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Thursday, May 28, 2009

Gray Whale Off Whidbey Island

Today I went out as a passenger on the Western Explorer. The whale-watch company I work for, Western Prince, has added the Explorer as a new vessel this year, and I went out for a pleasure cruise to experience the new ride. It's a rigid-hulled inflatable (zodiac), so it's a zippy, open-air ride that's a lot different from our other boat, but it's a lot of fun.

The orcas headed out to the ocean on Monday night, so instead of checking out orcas today we headed south towards Whidbey Island to look for a gray whale that's been hanging out there. On the way, we headed through Cattle Pass at the south end of San Juan Island and I shot this photo of Cattle Point Lighthouse as a sail boat was passing by:

We caught up with the gray whale and had an amazing encounter with it. It didn't seem to take heed of our presence and we watched it feed in a shallow bay (about 18 feet deep - the whale was as much as 45 feet long!). Gray whales are bottom feeders, meaning that they scoop up mouths full of mud and sift out amphipods to eat. We could tell it was feeding because every once and a while we would see a plume of mud surrounding it as it surfaced.

Interestingly enough, the whale was hanging out right off the Whidbey Island Naval Air Station, and there were several jets doing touch-and-gos and flying overhead, making for a very noisy backdrop to watching the whale!

It was still quiet enough on occasion to hear the whale breath, a much longer exhalation than what we hear from the orcas. With all the blotches and barnacles on its skin, it looks almost more like a rock in my photo than a whale!

But if you look closely in the photo below, you can see the gray whale's two blowholes. Toothed whales, like orcas, have a single blowhole, while baleen whales like the gray have two, looking more like the two nostrils of land mammals that were the precursor to cetacean's blowholes. As always, you can click on the image to see a larger version.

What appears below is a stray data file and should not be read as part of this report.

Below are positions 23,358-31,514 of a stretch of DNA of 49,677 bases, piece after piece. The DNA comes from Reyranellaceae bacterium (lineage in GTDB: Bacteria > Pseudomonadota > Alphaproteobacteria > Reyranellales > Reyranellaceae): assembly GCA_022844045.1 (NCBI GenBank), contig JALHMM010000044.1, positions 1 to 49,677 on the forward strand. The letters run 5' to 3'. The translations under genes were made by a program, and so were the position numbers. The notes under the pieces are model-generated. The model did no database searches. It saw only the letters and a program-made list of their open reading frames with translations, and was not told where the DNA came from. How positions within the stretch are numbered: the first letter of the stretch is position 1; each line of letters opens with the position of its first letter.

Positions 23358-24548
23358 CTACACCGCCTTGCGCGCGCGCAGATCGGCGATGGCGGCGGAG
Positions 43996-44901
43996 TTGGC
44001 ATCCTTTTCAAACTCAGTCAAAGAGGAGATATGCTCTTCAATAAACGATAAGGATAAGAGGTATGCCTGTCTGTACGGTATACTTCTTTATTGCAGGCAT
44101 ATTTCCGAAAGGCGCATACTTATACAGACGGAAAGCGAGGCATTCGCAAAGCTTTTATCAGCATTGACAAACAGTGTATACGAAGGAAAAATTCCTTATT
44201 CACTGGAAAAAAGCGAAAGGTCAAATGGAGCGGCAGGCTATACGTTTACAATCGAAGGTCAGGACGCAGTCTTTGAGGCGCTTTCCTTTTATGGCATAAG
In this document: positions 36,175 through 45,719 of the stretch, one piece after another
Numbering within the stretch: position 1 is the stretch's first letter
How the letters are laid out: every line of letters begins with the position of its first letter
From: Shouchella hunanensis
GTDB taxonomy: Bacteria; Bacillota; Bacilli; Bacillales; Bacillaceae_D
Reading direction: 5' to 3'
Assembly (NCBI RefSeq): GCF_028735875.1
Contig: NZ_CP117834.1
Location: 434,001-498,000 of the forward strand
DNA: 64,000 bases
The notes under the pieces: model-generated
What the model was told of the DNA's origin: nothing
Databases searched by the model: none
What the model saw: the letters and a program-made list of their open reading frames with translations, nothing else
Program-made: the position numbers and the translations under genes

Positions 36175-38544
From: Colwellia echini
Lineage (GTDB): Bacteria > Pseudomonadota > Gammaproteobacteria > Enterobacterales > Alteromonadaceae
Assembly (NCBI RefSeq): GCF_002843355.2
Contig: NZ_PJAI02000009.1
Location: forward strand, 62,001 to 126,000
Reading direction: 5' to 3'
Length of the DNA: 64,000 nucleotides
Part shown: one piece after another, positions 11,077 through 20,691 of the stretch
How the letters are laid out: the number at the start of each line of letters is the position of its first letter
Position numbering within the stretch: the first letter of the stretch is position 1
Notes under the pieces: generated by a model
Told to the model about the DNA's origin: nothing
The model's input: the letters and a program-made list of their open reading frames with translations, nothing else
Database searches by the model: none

Take a look at all the pock marks and scrapes on the skin! So much different than the smooth, usually unblemished skin of the orca. The gray whale's back really seems to tell a story, and I wonder where it got some of its markings.

We thought our trip was almost over just outside of Friday Harbor, but we came upon a California sea lion hanigng out on the buoy in the middle of San Juan Channel. The Steller sea lions seem to have mostly departed the area in favor of their breeding grounds, but we see the occasional California sea lion year round.


Lancashire and Lakeland Outback Adventure Wildlife Safaris said...

We used to have Grey Whales migrating up through the Irish Sea but they were hunted to extintion mostly in the bottleneck between Ireland and Scotland in the 16th/early 17th C. A local university had a plan to reintroduce them using whales taken from your population, how that would work I've no idea.
Keep making us jealous with those cracking cetacean pictures...hope the Feds don't come after you for shooting their hardware!


Warren Baker said...

magnificent beasts Monika. That sealion looks so chilled!

Vickie said...

Amazing images. I did not know about two blow holes. That was fun and new. Amazing creatures that they can be so huge and feed on such small organisms!

Monika said...

Dave - I definitely only snatched a few quick shots in case they didn't like me pointing my camera at their jets! As for the gray whales, I've never heard anything about a reintroduction project on the marine mammal scale! Sounds pretty crazy. I have no idea how that would work either.

Warren - The sea lion was definitely very relaxed! He just lifted his head to give us a lazy look before laying back down and looking like nothing more than a log.

Vickie - I'm always fascinated by such large animals feeding on such small ones, too. Amazing how nature "figures" things out!

WB6NAH said...

Hey Monika,

I saw that bad boy (or girl) a few weeks ago between Hein Bank and Deception Pass.

Unknown said...

Last Wednesday night (8/19/09) I was kayaking off Possession Beach in South Whidbey. I was surrounded by a large pod of whales gently surfacing and breathing, occasionally "fin-slapping" the surface of the glassy water! It was a moonless night, so it was hard to see much except for their backs and blowholes. One got within about 15 feet of my kayak! I don't know if these were gray whales or something else... any ideas?

Monika said...

Leslie - It doesn't sound like gray whales if you saw a large pod, since they are usually solitary. Roughly how big were the animals? If they were smaller than your kayak, it sounds like it could have been a group of porpoise?

Unknown said...

Hi, Monika - It was pitch black at around 10:30pm, no moon, so all we could see were their large backs and blowholes... no dorsal fins... some off in the distance were loudly slapping flippers on the water...